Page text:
The first line of dialogue spoken by Chris Hemsworth in the new Netflix action movie Extraction is “Hold my beer.” It’s right after that where his character — former soldier turned mercenary Tyler Rake — jumps off a cliff into the quarry reservoir below. That sense of braggadocio and one-uping pulses faintly through the film, but its weighed down by an odd need to seem serious, too. The directorial debut from Sam Hargrave, a longtime second-unit director and stunt coordinator, Extraction would probably be better if it just doubled down on being goofy and dumb. Instead, although the movie does indeed have a solid action sequence or two, they are interspersed with dramatic scenes that feel increasingly belabored, giving the movie a peculiar stop-start rhythm as it makes its way to a lumbering, extended gun battle final set piece.
Extraction is written by Avengers: Endgame (amongst other Marvel entries) co-director Joe Russo, who produced the movie along with his brother and filmmaking partner Anthony Russo, and the movie’s first solid action sequence has Hemsworth battling a roomful of henchmen in close-quarters combat that finds him using fists, feet, a tin can, a table, a wall, and a garden rake as weapons to beat and kill. Hemsworth has been hired to rescue a kidnapped teenage boy (Rudhraksh Jaiswal), the innocent son of a kingpin drug dealer in India snatched by one of his father’s rivals, and it’s actually duller than it sounds. The film’s most mixed sequence is by far a large chase sequence that sees Hemsworth and the boy attempt escape a small city fortified by the villain’s men. The sequence is designed to play as a twelve-minute single take, traveling to multiple locations throughout. It comes with thrilling moments, but often for me it came with groans: Seeing the sequence continuously and obviously stitched together (sometimes even going through full glass windows) came as eye-rolling and tedious than thrilling. An extended scene with David Harbour as a compatriot of Hemsworth’s who provides temporary relief and shelter seems to be what Hargrave is aiming for this movie to be all along, a character-driven exchange topped off by a brutal hand-to-hand fight. Too bad that the “characters” in this movie are devoid of arcs and almost completely empty. Occasionally the stunt/action choreography brings a much needed thrill but for the vast amount of its two-hour runtime, Extraction is dull, vapid tedium.
Extraction is available to stream on Netflix
Sea Fever debuted at the Toronto International Film Festival (TIFF) last September, and in the months since, this moody Irish monster movie has taken on a new relevance. Set aboard a fishing boat, the film starts Dougray Scott as a desperate captain who leads his crew into forbidden waters. When the vessel gets snagged by a strange leviathan, it’s up to visiting marine biology student Siobhán (Hermione Corfield) to figure out what this beast actually is, and why its ejecta is poisoning the ship’s water supply and infecting the men and women aboard.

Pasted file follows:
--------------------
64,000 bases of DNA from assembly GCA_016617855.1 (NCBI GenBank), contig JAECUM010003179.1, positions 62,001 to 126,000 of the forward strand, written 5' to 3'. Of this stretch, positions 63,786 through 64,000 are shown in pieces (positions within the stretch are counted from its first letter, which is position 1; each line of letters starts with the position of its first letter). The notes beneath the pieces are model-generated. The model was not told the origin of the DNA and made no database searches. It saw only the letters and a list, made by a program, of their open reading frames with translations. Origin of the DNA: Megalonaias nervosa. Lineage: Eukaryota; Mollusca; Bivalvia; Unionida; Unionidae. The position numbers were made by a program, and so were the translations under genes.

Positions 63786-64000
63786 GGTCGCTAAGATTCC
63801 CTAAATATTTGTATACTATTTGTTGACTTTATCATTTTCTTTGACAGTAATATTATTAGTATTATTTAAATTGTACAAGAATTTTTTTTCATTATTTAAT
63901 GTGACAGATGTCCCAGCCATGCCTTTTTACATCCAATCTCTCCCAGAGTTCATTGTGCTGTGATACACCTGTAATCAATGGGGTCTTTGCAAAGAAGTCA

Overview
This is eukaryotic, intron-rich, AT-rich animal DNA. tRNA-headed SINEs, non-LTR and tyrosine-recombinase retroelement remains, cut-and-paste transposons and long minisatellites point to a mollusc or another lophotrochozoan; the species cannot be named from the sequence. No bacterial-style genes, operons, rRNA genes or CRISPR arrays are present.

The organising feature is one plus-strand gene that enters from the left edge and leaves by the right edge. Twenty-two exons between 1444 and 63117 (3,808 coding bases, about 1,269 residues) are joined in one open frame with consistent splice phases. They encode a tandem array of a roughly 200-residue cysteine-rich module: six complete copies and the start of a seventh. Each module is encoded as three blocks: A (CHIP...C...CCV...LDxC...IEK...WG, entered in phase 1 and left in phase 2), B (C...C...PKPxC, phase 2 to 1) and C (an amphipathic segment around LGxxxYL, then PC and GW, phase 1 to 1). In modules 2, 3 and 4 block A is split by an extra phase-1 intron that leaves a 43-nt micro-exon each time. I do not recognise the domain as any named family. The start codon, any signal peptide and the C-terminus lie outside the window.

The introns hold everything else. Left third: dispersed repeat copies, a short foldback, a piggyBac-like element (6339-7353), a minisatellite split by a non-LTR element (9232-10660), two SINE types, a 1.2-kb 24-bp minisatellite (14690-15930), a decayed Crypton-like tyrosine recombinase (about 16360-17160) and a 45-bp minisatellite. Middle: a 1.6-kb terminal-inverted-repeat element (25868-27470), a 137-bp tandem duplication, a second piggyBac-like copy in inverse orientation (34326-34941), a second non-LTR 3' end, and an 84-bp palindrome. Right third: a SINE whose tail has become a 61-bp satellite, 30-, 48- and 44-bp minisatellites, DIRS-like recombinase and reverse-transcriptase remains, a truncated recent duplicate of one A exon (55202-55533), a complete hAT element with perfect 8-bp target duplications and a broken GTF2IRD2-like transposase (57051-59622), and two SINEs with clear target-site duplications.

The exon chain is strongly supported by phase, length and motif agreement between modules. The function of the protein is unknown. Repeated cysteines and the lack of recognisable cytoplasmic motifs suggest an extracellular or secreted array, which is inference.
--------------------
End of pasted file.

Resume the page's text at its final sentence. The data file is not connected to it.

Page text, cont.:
Writer-director Neasa Hardiman, a TV veteran, mostly keeps her debut feature at the level of a claustrophobic psychological thriller, saving her special effects budget for the few undersea glances we get of the glowing, multi-tentacled beast. Throughout, she might have actually benefitted if she’d emulated her clear influences more shamelessly, or at least a bit more clearly. Beyond her pretty gnarly spin on Alien‘s famous chest-buster sequence, nothing here rise to comparable levels of intensity, paranoia, or queasiness. Then again, there’s also something refreshing about Sea Fever‘s minimalism — the way it keeps everything in the realm of both plausible behavior and some semblance of “realism.” With her smaller budget, Hardiman resists from going into full-scale Hollywood bombast, continually keeping things with some creditability.
One might wish that the film better amplified the drama of its claustrophobic scenario. At eighty-nine-minutes, it’s almost too fleet to properly set up the primary conflict between the systematic and the more messily human impulses of everyone else on board; schematic though that divide is, Sea Fever tackles it with almost too much restraint — this material called for a few more shouting matches. All the same, there’s no denying that the movie eventually reaches a confrontation of disturbing relevance. Displaying a collection of ordinary people in close quarters, stressing about a highly transmittable threat, we later see Siobhán make the case that they can’t return to dry land until they know for sure they’re all not infected in some way — a logical conclusion that’s met with understandable but illogical resistance. Essentially, Sea Fever becomes a horror movie about someone trying to convince people to stay in quarantine for the sake of everyone else. It becomes science fiction largely in the possibility that she could even succeed. While its influences can be obvious, Sea Fever‘s minimalism and unnerving resonance keeps its gripping.